Call, text, and calendar notifications are here, but there’s no waterproofing, and no access at all to GPS, even via your phone. All the other usual key Fitbit selling points are in place however, with access to the app and social stuff, simple operation and week-long battery life. 

There’s no way we’d get this over the Inspire HR unless it’s at an ultra-low price.

This is the same as the Inspire HR  but without the ‘HR’ (heart-rate tracking) bit. You also can’t access your phone’s GPS with this one. So what you’re left with is your classic step counter band, like your mum wears. If you are quite sedentary and want to get moving, this might be worth considering although it’s also worth considering that someone like Xiaomi will do you a similar, if less stylish band for a lot less…

Despite not having HR in its name (the first model in this series was called Charge HR) the Charge 2 does do pulse tracking. As well as monitoring your resting and active heart rate, the cardio sensor means the Charge 2 can give you a score for your overall fitness, by calculating your VO2 Max.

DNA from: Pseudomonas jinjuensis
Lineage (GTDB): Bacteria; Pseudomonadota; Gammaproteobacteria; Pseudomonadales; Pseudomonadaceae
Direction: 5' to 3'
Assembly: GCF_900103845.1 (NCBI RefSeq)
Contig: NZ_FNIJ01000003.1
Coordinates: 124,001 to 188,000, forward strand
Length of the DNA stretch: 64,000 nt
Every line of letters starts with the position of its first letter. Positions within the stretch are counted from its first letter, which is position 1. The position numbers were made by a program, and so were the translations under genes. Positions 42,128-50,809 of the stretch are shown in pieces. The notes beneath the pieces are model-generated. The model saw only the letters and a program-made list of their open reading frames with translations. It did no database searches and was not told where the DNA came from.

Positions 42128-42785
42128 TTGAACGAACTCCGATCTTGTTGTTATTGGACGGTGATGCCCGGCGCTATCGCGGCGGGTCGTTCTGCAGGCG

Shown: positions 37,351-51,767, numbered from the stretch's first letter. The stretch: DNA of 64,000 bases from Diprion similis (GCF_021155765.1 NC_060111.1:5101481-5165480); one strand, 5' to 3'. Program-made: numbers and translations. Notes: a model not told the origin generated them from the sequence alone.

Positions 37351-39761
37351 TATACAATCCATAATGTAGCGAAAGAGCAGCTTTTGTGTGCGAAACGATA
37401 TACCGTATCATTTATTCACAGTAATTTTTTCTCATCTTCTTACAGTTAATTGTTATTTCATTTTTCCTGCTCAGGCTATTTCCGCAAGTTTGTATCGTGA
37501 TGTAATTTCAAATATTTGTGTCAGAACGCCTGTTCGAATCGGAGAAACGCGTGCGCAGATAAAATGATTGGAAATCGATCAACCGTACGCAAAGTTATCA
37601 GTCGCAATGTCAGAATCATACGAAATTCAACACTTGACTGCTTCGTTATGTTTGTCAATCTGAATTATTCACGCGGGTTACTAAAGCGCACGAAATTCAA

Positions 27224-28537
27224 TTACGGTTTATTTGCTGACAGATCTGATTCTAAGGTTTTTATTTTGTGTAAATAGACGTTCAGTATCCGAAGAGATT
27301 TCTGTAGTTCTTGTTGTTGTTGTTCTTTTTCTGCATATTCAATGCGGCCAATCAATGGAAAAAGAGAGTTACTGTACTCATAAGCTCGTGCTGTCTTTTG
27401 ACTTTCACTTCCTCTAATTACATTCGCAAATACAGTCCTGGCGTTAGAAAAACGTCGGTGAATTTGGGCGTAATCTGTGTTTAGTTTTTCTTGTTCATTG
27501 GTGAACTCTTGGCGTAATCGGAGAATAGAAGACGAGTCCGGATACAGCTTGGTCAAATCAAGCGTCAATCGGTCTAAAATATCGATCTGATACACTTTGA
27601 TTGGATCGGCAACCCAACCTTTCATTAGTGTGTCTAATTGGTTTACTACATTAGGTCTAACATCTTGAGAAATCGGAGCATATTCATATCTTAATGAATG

The Fitbit Charge 2 is clearly not as good as the Charge 3, but if the price is right, it might be worth purchasing because there is not that much difference between them. Another mark in its credit column: there’s a real button instead of the fiddly and untactile pad used on the Charge 3

The Fitbit Alta is one of the more attractive fitness trackers that Fitbit makes, and certainly the most discrete, so long as you don’t buy the gold one. It is also rather basic but if all you want is step counting and sleep tracking, hooked into Fitbit’s market-leading app and community, then it’s all you need – but we’d recommend the newer, waterproof Inspire over this.